The last time we spoke to Deniz Tek he was about to fly out of the country on a solo tour to support his latest album Mean Old Twister. Today he’s back in Australia and already longing to get out on the road once more, this time with legendary ear-bleeders Radio Birdman.

“In April we did 32 shows, which is more than the number of days there are in April,” he says in his pleasantly dry northern US accent. “Sometimes we did two cities in one day, a matinee in one city and a night gig in the next place. So it was really busy, but we had a lot of fun. It was great. The line-up was great. Especially having the other guitar player in there (Fleshtones’ Keith Streng), for me, was a lot of fun.”

He chuckles at the suggestion that such a schedule would be gruelling for even a much younger act, but Tek is a highly seasoned road warrior who knows how to make it work.

“I had a band that could handle it and in doing it that way we could put money in everybody’s pocket at the end of it, which I really wanted to do. Boy, time flies when you’re having fun and I just want to get back out there and do it again now.”

Radio Birdman’s dual headlining national jaunt with 80s rockers Died Pretty won’t see them hitting the stage every night for four weeks. The shows may be fewer and more spaced apart, but a Birdman show generates a level of intensity far greater than what Tek conjures up on his solo outings. They “aren’t just playing songs,” he says, “it’s something like life and death!”

“Birdman is more intense. I don’t know why – it just is. In my solo bands I play hard and there’s a level of intensity about it, but with Birdman it’s like everyone in the room is on a survival exercise. It’s so balls out and so aggressive, there’s just an onslaught and you have to get through it somehow.”

High energy rock and roll defines Radio Birdman’s existence. Even with the founding members in their mid-60s they are still a band that can stir a room into a steaming and sweaty mess. Tek admits to a level of amazement at the fervor his band can still create. He describes it as a type of feedback loop generated by the artist and the crowd constantly feeding off the energy that each of them produce over the course of a performance.

“I’m always surprised by that,” he says. “I’m always wondering, How did we do that? The goal is to get into a state of mind where you’re not even thinking, it’s just happening and you observe it from another place. It’s spontaneous. The crowd pick up on what’s going on. Which is something pretty extraordinary. When people pick up on that and react to that, they give you more energy back and it can set up this feedback thing where it just accelerates. The energy level can spiral up from that.”

Fresh legions of fans is a key ingredient in keeping that type of energy cycle going. Radio Birdman is fortunate that every new phase of their career brings in newer and younger fans, without whom, Tek rightly asserts, they would find it difficult to continue.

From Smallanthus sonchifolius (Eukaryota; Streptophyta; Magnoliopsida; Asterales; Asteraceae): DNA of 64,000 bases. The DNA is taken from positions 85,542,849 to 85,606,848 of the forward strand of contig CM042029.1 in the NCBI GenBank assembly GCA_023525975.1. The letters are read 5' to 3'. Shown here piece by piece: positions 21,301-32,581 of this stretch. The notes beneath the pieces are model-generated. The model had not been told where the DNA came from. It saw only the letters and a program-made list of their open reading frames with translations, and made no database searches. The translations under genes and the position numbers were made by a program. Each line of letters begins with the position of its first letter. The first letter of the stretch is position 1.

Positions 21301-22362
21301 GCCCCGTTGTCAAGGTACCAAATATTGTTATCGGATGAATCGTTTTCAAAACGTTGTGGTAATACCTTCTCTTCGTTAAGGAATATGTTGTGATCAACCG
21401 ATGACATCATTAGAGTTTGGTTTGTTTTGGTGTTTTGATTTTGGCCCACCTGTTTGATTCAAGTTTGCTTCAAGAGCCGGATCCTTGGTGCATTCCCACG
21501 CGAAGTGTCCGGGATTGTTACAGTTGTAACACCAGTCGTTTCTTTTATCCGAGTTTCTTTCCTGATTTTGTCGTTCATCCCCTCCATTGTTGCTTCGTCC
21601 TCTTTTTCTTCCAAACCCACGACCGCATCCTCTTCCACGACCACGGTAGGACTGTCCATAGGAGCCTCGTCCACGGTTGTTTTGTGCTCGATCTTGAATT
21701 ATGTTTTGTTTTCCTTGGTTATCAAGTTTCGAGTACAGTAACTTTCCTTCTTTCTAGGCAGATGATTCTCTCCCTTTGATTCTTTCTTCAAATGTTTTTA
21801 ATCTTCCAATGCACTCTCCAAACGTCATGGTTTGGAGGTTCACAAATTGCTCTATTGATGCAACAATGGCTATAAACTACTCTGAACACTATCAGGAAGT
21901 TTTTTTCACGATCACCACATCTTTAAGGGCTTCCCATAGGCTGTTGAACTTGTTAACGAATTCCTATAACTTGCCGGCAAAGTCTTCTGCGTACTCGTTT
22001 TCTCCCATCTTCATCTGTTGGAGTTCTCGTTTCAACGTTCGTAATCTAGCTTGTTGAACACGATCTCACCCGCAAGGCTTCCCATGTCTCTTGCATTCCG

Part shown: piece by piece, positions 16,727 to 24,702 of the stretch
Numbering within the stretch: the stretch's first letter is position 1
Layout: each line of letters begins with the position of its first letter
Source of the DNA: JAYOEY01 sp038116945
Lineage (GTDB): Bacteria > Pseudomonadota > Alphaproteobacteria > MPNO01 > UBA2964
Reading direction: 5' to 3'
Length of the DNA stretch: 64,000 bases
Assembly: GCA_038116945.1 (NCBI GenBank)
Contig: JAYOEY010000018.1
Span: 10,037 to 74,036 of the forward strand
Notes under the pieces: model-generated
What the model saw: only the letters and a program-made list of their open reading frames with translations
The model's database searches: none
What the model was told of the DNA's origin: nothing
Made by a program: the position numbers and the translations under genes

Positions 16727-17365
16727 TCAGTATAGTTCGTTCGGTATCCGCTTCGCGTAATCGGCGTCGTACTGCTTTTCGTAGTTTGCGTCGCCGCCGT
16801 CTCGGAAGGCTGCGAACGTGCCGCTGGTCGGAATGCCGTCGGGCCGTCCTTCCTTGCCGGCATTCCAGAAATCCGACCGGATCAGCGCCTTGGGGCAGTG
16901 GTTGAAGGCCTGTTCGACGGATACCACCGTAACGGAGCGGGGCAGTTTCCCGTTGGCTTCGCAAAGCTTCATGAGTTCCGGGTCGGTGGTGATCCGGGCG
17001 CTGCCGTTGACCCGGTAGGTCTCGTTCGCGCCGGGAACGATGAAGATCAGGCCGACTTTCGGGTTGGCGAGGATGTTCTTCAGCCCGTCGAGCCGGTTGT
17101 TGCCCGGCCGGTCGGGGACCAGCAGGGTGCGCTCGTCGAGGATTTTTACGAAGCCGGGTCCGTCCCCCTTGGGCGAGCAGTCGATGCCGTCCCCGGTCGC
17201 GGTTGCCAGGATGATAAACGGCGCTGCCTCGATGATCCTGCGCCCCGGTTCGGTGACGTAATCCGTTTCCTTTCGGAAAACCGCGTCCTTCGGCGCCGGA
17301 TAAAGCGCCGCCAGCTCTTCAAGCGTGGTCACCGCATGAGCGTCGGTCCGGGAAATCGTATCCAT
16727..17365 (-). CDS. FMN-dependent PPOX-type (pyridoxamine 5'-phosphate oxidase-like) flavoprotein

“A lot of people who were around when we started aren’t around anymore, because they’re not here or they just don’t go out. They don’t feel like going out and listening to loud music in the middle of the night. That’s why it’s important to have younger fans. If they weren’t coming along, we wouldn’t have anyone. It’s been very good to see 18 – 25s coming out in greater numbers recently.”

He’s also noticed another pleasing and significant change in the make up of the band’s audience.

“If you went back to the late 90s, most of our crowd were guys,” he points out. “Blokes, 10 to 1. Now a lot of women are coming too. I don’t know if we’ve changed and become more acceptable to them, but it’s pretty welcome for us now we’re getting a more equal range of genders now, as well as the ages.”

Band and fans alike will soon have something more to get excited about and celebrate with the forthcoming release of Descent Into the Maelstrom: The Radio Birdman Story, an independent documentary by Jonathan J. Sequeira. Since early May, the production team has been adding teasers from the film to its website, with a screening to be held as part of Adelaide’s Monsterfest Travelling Roadshow on July 21. A soundtrack album, featuring several Birdman tracks and songs from contemporaries and influences like The Saints, Ramones, Masters Apprentices and Flamin’ Groovies, is out on June 9.

“It’s been in the works for two years,” Tek explains. “They’ve spent a lot of money on it and it’s gonna be first class, production-wise. I haven’t seen it yet, so I can’t tell you what’s in it. As far as I know, the film maker just wanted to tell the story of the band, and look at it from several different perspectives. I know that he interviewed me for six hours on camera. I know that he travelled to Spain to interview Chris [Masuak], and he travelled to England to interview Ron [Keeley], and being an ex-editor for the ABC he has access to all their archive footage and stuff like that. It should be a pretty good documentary.”

Clips released so far show the young band in their frenetic glory, cutting a swathe through a local music scene awash with boogie based rock and pop-rock leftovers from the 1960s, carving out their name with furious energy and a take-no-prisoners DIY attitude. While never radio or industry darlings, Deniz Tek and Radio Birdman continue to win new devotees and maintain the same intensity and mindset to this day, a special band with a special place in Australia’s rock history.

Birdman Tour